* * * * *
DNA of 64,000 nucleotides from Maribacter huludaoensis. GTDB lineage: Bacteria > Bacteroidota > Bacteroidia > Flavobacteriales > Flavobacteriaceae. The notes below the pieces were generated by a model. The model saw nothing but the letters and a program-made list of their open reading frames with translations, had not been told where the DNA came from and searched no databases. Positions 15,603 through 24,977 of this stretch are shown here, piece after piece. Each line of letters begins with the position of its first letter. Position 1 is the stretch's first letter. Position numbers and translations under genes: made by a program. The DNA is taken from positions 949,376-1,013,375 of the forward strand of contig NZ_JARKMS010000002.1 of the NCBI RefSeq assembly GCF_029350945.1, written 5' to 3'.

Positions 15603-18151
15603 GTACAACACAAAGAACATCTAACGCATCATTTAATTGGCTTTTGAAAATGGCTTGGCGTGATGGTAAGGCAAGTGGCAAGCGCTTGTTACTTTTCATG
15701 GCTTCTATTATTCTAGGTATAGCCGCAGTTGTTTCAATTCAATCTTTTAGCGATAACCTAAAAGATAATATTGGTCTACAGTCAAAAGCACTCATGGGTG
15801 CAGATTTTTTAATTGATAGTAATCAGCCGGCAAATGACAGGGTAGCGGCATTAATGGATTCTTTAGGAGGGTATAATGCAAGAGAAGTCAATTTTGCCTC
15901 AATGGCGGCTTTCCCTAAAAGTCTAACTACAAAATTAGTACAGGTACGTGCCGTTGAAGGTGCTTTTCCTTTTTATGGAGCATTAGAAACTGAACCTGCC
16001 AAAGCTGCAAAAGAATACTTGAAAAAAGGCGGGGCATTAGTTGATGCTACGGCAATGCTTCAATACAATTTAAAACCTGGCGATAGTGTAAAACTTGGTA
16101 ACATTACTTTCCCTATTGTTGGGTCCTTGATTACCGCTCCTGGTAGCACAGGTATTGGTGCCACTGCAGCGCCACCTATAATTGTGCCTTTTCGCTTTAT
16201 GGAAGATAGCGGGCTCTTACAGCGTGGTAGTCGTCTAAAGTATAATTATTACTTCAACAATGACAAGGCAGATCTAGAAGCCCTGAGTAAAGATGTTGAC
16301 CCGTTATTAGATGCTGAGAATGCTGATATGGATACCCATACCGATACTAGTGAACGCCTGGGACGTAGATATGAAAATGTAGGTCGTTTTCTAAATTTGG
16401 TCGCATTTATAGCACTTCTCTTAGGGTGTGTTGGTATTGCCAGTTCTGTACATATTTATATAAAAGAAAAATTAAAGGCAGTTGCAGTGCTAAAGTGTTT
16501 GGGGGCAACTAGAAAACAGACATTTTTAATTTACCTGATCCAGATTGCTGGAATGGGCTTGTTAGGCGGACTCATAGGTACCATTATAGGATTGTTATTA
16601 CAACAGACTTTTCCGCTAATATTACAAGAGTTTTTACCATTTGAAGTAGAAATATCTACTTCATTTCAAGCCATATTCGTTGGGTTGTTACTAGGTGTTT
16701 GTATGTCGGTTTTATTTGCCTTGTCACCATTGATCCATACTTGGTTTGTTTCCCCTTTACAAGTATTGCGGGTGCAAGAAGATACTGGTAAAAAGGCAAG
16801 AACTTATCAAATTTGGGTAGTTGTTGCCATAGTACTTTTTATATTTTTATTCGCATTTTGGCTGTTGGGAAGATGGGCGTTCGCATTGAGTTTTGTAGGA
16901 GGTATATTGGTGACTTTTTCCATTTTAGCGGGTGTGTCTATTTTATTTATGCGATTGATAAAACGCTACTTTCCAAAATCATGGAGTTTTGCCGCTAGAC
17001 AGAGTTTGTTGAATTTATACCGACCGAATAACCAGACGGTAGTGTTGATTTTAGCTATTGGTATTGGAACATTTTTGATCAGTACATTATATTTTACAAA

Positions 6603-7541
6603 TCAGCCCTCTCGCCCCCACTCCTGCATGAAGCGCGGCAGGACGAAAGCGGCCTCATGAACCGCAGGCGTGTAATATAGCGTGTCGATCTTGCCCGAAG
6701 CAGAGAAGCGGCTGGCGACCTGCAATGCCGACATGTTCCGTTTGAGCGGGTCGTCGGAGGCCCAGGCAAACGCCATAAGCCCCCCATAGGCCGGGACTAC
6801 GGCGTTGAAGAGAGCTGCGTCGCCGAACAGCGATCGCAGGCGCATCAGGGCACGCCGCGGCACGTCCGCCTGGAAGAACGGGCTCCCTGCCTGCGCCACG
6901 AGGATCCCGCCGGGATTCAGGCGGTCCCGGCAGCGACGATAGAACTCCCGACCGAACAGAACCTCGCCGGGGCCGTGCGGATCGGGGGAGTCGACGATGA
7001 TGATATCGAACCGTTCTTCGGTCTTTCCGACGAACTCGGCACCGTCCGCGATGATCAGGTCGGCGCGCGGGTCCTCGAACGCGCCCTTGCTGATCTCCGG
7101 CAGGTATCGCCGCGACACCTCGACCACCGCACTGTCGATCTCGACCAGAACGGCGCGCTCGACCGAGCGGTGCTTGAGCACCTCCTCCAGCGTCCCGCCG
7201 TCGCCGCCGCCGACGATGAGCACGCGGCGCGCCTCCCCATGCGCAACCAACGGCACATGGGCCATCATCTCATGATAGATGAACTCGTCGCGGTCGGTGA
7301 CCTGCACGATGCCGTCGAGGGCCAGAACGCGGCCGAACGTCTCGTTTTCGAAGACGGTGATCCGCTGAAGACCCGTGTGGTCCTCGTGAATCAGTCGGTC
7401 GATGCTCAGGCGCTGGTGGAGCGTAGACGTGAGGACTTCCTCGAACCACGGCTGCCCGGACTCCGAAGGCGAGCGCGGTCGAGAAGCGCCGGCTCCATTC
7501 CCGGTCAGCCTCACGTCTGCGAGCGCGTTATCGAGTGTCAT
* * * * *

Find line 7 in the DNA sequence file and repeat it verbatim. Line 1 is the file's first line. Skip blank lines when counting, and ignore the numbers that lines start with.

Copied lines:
16001 AAAGCTGCAAAAGAATACTTGAAAAAAGGCGGGGCATTAGTTGATGCTACGGCAATGCTTCAATACAATTTAAAACCTGGCGATAGTGTAAAACTTGGTA